JPMorgan Chase and UBS are among banks that received federal requests for information about trades in mortgage-backed securities after the financial crisis, two people briefed on the matter said.

The investigation is in early stages, said the people, who asked not to be named because the inquiries were confidential. JPMorgan, the biggest U.S. lender by assets, disclosed the probe in an August filing, saying it received subpoenas and requests for information from the Securities and Exchange Commission, the special inspector general for the Troubled Asset Relief Program and the U.S. Attorney's office in Connecticut.

The largest global banks lost billions of dollars on mortgage-backed debt during the financial crisis as U.S. home prices plunged and the market for such assets dried up. While the securities rebounded after the crisis, markets remained illiquid with wide spreads between bids from buyers and sellers.

Barclays, Citigroup, Deutsche Bank, Goldman Sachs, Morgan Stanley and Royal Bank of Scotland are also under scrutiny in the probe, the Wall Street Journal reported.

Spokesmen for New York-based JPMorgan and Zurich-based UBS, as well as the banks named by the Journal, said their firms had no comment. The SEC's John Nester and Troy Gravitt at the special inspector general for TARP in Washington declined to comment.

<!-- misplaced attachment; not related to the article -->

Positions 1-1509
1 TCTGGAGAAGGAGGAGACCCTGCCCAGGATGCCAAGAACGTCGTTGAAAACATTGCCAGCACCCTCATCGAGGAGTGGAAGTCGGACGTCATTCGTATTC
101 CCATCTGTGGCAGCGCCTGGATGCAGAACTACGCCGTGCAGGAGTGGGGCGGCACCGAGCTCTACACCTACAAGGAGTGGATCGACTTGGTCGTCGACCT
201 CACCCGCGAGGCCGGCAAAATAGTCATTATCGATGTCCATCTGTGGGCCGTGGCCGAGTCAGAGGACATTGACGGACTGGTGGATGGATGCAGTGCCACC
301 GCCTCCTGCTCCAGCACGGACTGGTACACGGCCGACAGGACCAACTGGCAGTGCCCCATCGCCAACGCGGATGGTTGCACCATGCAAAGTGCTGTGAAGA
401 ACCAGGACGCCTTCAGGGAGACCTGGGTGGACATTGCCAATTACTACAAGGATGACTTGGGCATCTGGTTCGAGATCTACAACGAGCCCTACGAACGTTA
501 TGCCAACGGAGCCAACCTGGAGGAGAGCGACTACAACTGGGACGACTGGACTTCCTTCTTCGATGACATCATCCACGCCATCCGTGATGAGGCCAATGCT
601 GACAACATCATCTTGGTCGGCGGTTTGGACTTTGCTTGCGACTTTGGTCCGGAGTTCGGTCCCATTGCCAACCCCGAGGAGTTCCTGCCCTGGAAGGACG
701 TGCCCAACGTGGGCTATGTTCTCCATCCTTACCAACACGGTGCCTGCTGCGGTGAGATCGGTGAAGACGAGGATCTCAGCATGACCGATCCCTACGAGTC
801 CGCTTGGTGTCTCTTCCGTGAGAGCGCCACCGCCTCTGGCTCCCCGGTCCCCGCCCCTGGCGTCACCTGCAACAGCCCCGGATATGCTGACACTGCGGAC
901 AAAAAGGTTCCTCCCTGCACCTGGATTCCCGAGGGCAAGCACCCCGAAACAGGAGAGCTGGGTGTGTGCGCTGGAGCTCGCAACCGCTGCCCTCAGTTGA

The inquiries came after ex-Jefferies & Co. managing director Jesse C. Litvak was arrested in January 2013 and faced charges that he defrauded customers of more than $2 million on trades of residential mortgage-backed securities from 2009 to 2011. Alleged victims include investment funds, among them six established by the U.S. Treasury Department as part of its response to the financial crisis. Litvak pleaded not guilty.

Litvak lost a bid to dismiss the charges in October. He's accused of misrepresenting the asking price from sellers of residential mortgage-backed securities to buyers and vice versa, keeping the difference for Jefferies, Connecticut U.S. Attorney David Fein said at the time of Litvak's arrest.

Tom Carson, a spokesman for the U.S. Attorney, declined to comment on the Journal's story or any possible probe and didn't make the prosecutors in the Litvak case available for interviews. Patrick Smith, Litvak's lawyer, didn't immediately return a telephone message.

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